Tuesday, September 10, 2013

The Busconductor Hines by James Kelman (Phoenix 1984)




On the platform the two entertainers in red trousers, tartan waistcoats and red bowties, singing a song and accompanying themselves on accordion and rhythm guitar. At the next table Sandra was smiling at something being said by McCulloch's wife; and she smiled at Hines when she noticed him watching. He prised the lid off the tin. The waitress had arrived again, her face perspired; quickly she transferred the drinks from tray to table and collected the empties. Why don't you join the Foreign Legion, he grinned. Either she failed to hear or she ignored him. He reached for the water jug and added a measure to his whisky.

Reilly was talking. He was saying. No chance, they'll never give in without a fight. Look at that last bother we had over the rise; I mean after the autumn agreement it was supposed to be a formality, but was it? was it fuck?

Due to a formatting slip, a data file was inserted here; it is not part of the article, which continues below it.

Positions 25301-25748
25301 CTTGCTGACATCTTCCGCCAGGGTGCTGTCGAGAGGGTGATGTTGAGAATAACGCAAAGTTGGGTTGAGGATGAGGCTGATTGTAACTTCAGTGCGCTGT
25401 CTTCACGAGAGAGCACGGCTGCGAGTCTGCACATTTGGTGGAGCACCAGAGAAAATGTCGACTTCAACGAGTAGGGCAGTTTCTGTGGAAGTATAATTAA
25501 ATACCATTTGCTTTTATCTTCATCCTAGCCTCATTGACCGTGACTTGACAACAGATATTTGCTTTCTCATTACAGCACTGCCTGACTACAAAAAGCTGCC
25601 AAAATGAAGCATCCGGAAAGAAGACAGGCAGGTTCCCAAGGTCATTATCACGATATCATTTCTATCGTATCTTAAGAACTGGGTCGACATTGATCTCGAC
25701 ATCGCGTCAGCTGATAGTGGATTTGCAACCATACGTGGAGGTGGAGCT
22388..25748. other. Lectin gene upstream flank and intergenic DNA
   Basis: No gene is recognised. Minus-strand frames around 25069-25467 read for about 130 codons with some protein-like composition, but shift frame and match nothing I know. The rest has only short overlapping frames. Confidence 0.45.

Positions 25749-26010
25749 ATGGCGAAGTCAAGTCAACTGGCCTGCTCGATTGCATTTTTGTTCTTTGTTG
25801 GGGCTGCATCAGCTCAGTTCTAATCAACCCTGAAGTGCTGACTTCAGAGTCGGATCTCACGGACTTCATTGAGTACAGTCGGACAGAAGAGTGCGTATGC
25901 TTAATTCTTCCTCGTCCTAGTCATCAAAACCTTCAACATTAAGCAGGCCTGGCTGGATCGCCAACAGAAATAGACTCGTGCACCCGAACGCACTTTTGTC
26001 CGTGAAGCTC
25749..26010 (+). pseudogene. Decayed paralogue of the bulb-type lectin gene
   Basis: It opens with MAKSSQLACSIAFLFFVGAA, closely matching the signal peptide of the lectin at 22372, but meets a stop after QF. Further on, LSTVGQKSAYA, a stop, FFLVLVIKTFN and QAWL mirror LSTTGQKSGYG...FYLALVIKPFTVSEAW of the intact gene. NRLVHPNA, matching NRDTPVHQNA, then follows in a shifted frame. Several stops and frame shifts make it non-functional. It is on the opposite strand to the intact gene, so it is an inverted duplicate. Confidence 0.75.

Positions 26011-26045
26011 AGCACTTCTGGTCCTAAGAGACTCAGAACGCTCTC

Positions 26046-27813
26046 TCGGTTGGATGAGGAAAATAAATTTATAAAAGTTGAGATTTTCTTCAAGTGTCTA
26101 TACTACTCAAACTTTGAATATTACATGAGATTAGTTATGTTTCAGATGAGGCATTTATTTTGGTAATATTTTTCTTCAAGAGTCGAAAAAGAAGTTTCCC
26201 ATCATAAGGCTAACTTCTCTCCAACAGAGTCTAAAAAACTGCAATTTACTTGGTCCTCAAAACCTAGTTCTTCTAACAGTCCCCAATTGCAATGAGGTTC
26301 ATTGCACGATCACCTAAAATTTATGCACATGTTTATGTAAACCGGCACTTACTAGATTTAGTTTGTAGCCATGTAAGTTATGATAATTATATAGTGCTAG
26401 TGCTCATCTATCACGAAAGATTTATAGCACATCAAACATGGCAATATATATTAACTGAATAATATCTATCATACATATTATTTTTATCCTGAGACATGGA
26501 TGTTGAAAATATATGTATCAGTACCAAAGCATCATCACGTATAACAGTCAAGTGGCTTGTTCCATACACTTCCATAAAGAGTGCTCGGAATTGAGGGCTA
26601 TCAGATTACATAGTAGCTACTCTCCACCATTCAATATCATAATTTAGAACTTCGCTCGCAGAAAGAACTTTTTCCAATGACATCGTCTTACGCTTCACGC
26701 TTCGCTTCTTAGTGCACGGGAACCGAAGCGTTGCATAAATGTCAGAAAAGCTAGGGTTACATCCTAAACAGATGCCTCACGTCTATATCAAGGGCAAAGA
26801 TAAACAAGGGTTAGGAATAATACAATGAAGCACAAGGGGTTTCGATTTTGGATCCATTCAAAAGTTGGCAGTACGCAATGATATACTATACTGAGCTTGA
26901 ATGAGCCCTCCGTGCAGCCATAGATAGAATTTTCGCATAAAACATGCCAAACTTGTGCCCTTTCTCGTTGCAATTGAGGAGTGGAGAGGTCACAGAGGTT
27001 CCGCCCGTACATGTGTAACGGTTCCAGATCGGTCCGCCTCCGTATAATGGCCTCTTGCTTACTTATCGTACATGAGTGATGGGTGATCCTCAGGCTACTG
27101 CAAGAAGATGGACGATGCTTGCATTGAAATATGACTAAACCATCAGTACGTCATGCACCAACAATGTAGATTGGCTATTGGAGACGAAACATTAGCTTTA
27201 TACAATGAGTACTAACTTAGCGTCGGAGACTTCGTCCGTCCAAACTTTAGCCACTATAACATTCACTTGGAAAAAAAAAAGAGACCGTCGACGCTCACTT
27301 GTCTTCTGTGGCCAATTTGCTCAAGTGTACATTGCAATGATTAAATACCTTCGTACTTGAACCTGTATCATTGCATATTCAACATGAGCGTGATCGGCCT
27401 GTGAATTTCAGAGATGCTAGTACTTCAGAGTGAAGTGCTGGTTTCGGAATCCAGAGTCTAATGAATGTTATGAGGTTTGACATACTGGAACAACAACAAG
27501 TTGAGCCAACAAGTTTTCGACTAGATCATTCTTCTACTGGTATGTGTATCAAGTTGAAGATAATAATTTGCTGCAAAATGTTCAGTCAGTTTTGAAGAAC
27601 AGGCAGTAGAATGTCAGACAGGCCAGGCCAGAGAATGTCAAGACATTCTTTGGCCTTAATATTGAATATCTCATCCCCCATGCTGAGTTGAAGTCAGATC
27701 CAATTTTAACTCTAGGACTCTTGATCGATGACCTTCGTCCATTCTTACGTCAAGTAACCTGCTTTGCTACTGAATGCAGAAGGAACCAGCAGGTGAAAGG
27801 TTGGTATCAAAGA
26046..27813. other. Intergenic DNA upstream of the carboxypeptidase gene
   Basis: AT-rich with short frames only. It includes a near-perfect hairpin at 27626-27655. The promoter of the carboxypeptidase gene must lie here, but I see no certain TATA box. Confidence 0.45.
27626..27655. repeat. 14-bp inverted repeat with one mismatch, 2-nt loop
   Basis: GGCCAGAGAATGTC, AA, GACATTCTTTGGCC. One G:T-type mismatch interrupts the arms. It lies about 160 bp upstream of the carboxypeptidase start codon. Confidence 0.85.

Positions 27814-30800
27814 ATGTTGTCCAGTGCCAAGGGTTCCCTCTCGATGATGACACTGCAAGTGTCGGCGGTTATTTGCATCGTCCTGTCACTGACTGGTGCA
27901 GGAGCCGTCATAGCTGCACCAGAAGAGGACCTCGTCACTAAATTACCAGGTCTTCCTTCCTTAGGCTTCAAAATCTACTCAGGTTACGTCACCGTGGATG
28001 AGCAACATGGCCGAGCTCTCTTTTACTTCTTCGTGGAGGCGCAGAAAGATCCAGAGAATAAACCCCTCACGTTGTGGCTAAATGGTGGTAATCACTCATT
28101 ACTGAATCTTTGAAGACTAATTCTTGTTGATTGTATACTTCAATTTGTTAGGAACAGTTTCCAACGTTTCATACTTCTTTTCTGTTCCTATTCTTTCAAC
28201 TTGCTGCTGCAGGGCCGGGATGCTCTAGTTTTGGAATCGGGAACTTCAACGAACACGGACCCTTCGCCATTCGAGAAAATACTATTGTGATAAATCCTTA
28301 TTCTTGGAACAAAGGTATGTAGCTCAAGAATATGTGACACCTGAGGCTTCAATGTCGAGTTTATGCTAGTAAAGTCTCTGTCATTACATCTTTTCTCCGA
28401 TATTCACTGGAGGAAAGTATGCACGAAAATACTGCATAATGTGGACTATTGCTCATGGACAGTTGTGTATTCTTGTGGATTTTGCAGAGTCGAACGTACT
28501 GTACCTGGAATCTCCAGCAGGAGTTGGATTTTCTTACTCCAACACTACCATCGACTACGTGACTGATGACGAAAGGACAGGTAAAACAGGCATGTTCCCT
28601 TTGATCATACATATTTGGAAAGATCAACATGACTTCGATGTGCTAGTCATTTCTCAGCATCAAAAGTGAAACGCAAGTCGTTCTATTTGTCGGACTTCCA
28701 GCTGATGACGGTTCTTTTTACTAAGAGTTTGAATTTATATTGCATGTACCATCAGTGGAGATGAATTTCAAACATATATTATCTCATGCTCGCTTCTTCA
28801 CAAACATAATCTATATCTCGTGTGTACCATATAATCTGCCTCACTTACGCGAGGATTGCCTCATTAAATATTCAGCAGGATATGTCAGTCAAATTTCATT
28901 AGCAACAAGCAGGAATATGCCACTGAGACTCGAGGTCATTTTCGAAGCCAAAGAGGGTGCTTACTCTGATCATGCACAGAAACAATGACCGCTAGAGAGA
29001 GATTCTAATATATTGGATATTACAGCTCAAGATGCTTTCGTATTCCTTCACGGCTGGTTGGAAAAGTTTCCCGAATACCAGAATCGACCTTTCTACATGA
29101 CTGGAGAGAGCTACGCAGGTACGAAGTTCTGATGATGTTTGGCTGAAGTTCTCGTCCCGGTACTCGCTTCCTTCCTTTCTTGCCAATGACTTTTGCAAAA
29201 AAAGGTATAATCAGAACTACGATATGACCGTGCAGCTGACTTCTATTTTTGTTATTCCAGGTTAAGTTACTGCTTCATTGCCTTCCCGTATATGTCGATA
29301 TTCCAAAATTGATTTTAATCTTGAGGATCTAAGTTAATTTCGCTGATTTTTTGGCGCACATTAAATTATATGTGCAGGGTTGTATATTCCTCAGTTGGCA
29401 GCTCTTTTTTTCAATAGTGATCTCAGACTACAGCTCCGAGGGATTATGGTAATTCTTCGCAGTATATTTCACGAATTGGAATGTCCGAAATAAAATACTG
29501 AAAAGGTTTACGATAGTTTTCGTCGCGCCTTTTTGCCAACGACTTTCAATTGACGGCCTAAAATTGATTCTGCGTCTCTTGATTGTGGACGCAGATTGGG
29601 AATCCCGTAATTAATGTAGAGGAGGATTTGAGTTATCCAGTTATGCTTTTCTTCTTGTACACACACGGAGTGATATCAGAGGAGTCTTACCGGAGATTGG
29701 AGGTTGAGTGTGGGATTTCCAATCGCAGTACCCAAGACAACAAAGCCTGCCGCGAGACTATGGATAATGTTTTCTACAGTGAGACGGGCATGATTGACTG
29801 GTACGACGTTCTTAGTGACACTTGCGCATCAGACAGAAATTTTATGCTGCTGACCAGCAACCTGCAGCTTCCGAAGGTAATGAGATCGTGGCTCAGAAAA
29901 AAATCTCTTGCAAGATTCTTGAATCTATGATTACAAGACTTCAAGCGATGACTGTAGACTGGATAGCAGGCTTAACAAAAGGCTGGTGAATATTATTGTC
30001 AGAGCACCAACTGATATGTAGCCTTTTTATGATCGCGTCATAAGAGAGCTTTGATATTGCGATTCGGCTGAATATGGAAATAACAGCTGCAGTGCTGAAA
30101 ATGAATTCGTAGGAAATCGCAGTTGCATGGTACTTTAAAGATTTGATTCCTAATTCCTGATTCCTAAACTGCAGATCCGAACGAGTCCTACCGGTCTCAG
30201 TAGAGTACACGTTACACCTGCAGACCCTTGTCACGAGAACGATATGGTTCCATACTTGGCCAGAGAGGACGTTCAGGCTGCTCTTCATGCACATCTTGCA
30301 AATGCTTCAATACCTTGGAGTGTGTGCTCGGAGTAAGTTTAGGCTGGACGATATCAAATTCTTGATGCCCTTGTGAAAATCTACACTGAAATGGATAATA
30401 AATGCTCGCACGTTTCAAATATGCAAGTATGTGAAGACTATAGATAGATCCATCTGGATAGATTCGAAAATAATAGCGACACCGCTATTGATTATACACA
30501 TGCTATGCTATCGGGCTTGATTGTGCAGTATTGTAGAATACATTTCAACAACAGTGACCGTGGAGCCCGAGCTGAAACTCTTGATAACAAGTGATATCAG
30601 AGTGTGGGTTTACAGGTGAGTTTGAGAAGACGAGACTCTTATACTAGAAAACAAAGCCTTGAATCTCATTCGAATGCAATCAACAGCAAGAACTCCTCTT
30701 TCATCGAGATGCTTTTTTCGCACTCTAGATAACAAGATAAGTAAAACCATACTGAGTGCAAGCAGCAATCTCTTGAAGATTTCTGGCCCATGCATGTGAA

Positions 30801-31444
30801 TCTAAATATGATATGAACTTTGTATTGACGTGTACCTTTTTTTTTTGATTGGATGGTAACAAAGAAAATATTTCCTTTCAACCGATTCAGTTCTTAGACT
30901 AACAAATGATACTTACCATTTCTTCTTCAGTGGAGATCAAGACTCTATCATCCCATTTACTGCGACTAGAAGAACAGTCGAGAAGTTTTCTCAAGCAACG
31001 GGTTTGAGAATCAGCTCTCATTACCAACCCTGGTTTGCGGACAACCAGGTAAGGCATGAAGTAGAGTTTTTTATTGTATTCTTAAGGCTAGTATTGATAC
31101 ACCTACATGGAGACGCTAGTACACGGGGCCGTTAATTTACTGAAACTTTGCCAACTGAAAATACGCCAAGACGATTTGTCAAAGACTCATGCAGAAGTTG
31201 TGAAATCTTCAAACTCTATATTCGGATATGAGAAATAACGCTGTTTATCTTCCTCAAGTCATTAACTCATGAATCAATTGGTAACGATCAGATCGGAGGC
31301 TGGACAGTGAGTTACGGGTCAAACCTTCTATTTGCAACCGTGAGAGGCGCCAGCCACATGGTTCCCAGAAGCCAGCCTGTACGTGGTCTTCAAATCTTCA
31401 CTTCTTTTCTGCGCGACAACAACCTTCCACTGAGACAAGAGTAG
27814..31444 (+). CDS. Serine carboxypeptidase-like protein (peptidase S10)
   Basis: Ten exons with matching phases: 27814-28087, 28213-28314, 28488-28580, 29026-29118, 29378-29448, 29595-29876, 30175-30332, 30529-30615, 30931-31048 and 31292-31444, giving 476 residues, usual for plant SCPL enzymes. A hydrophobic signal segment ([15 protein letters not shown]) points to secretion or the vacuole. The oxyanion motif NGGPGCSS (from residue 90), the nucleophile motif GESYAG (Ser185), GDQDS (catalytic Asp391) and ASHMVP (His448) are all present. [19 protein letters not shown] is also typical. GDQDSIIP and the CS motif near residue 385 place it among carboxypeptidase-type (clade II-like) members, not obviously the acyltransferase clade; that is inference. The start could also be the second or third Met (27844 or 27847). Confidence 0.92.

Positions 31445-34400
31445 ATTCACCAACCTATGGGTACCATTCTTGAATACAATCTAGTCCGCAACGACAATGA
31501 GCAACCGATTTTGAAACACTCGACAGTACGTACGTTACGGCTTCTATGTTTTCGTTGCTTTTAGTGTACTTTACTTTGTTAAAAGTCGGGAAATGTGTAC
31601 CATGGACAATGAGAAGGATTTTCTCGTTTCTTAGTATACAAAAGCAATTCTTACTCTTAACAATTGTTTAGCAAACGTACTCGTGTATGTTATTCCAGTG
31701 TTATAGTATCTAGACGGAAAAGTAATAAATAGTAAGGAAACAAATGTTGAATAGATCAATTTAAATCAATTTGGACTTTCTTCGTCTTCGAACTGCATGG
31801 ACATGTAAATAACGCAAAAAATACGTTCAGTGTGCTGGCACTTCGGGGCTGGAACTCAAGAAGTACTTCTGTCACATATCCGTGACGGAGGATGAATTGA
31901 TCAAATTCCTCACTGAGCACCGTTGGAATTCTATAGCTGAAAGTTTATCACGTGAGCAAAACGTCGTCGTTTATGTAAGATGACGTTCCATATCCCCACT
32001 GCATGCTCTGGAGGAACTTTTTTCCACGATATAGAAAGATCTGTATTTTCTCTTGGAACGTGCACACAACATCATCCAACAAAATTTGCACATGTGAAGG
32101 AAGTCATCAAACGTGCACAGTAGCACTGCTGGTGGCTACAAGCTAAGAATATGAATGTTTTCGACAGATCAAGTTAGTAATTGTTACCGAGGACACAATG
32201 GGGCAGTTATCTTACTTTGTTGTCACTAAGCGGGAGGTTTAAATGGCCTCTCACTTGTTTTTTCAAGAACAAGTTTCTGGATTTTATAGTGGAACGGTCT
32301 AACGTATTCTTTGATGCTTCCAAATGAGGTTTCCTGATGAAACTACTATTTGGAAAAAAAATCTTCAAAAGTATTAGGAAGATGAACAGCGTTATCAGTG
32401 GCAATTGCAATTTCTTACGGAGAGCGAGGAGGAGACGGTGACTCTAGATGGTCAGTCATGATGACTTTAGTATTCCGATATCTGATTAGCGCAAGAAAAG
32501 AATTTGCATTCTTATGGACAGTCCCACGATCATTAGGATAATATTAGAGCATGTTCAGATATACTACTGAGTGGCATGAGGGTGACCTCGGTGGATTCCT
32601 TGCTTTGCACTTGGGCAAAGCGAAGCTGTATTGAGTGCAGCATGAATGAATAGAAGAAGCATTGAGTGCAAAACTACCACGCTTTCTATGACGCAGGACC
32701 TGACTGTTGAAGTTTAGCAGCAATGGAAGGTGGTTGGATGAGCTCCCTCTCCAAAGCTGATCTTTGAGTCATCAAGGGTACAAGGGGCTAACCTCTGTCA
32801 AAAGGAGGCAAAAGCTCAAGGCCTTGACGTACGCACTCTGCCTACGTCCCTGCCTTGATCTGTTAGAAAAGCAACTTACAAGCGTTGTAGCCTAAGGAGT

Aye and we're still waiting for the backpay, said Colin.

What they'll do is toss it into us at Christmas week then every cunt'll think they've had a bonus!

Hines laughed with the others.

McCulloch shook his head at Stewart. You're just encouraging them.

Ah you cant escape politics.

Dead right Stewart, but it's no good telling this yin.

What you want to do is get a transfer down to our garage, said Hines, then you'll find out: bunch of fucking houdinis so they are.

They laughed again. Rab's right but, continued Reilly. It's murder polis. You've just got to mention the word strike and no cunt'll speak to you for six months.

No wonder. Union union union, muttered McCulloch.

See what I mean?

Aye well fuck sake if I started talking about the job yous mob'd soon be shooting me down in flames.

Hines frowned. That's actually true.

I know it's fucking true!

1 comment:

Darren said...

pages 48-49

Not the greatest excerpt, I know, but being a lazy swine I'm a couple of months overdue in listing the book on the blog.

Cracking book, though. One that doesn't immediately grab you but it lingers in the mind weeks after finishing it.